Resistance management is a critical activity for people managers during change. Of the five CLARC roles managers perform—Communicator, Liaison, Advocate, Resistance Manager and Coach—it's often the most difficult to learn and execute well. Applying Prosci's Top 10 Tactics for Managing Resistance will help you identify and focus on the right issues—so you can help your teams through their change journeys, and engage with and adopt critical changes in your organization.
Prosci's Top 10 Tactics for Managing Resistance
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A large part of being a strong resistance manager is being proactive or preventative. Resistance prevention, or anticipating and planning to deal with resistant behaviors, is built into the entire Prosci 3-Phase Process. It's also the primary focus of our six-hour program for people managers, Leading Your Team Through Change. However, when resistant behaviors persist, you can use the tactics Prosci developed to help impacted people on your team move through their transitions.
Note that resistance management is not about assigning blame to people or labeling them as "resisters." Resistant behaviors are a natural reaction to change. Applying these tactics enables you to meet people where they are with empathy and address the underlying reasons for why they're not adopting changes. The tactics are also designed to be applied in the order presented.
When experiencing resistant behaviors, the first and most important thing to do is listen to understand the reasons for the objections. While this sounds like common sense when juxtaposed against the fast-paced corporate world, even the most seasoned manager can forget to listen. Too often, managers and teams bypass each other in conversation because they're not actively listening and understanding one another. In Prosci programs, we often discuss the sender-and-receiver concept because people listen through their personal filters.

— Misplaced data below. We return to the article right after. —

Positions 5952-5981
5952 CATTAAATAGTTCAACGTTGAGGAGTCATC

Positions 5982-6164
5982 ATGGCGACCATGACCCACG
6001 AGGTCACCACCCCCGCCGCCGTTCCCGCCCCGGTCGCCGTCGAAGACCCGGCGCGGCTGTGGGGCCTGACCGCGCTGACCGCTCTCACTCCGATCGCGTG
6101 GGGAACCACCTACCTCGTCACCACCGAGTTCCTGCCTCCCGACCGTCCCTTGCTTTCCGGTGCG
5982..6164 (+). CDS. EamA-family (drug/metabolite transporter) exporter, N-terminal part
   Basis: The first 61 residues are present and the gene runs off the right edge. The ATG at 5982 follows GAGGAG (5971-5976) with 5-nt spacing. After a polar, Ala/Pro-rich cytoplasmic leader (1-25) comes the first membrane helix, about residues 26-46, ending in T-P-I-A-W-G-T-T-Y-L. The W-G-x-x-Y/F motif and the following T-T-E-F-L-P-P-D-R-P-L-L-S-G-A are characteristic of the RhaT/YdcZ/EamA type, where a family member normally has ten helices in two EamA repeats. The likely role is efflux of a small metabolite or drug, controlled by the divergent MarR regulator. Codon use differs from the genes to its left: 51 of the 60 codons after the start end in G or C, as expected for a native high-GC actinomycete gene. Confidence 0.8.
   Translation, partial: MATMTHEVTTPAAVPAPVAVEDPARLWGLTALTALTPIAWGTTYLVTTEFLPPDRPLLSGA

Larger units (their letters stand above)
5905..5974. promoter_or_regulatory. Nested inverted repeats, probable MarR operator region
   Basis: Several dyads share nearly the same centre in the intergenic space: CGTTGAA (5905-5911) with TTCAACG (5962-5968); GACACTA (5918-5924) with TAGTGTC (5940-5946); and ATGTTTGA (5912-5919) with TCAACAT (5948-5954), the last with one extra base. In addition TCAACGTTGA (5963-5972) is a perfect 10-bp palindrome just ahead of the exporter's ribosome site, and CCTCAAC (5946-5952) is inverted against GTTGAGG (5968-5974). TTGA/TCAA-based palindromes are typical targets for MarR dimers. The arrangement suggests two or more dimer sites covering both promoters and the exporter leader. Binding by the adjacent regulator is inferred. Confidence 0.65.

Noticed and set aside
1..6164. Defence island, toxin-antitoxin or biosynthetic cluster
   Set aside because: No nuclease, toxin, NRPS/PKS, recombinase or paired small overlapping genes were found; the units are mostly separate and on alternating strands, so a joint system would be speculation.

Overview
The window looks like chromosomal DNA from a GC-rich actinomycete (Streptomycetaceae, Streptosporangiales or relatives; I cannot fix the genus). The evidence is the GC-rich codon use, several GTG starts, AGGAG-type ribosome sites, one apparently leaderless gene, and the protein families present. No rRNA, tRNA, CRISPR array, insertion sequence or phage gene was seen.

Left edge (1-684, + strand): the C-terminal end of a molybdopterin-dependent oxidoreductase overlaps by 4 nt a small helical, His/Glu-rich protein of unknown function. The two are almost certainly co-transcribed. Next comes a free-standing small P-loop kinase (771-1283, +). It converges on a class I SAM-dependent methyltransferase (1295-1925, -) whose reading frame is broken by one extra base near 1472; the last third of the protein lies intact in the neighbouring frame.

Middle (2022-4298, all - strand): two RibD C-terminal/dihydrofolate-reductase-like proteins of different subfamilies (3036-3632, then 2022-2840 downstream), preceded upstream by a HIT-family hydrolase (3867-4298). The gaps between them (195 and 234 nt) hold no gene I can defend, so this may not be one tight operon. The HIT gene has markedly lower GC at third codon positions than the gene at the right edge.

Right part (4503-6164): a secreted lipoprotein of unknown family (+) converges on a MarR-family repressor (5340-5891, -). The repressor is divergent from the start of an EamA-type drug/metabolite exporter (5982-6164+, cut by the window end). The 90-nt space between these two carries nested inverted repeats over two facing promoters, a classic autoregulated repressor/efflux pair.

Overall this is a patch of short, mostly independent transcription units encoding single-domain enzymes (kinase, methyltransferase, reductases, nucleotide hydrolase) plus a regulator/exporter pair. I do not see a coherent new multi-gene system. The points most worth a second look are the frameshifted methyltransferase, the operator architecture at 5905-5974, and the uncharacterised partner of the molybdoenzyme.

"Don't do the change to me—do the change with me!" As the people manager, we should focus on what needs to be accomplished and offer the team the opportunity to provide input on how to accomplish the change. When you know the end goal, the approach for getting there can be shared by those proceeding through the change. We see this when organizations move to a hybrid work environment. Organizations that transition quickly are encouraging people to share input on how to proceed forward.
As a people manager, you understand where your team members' resistance points reside. Perhaps they are related to job motivation, job security, career progression and personal commitments.
Consider, for example, an organization that just switched out everyone's laptops. A team member now finds doing their work uncomfortable, so they don't want to finish it. That's a physical barrier. And employees may not feel like they should have to tell you that. When people managers come up against this kind of resistant behavior, they can probe to understand and help employees address what's holding them back from adopting the change.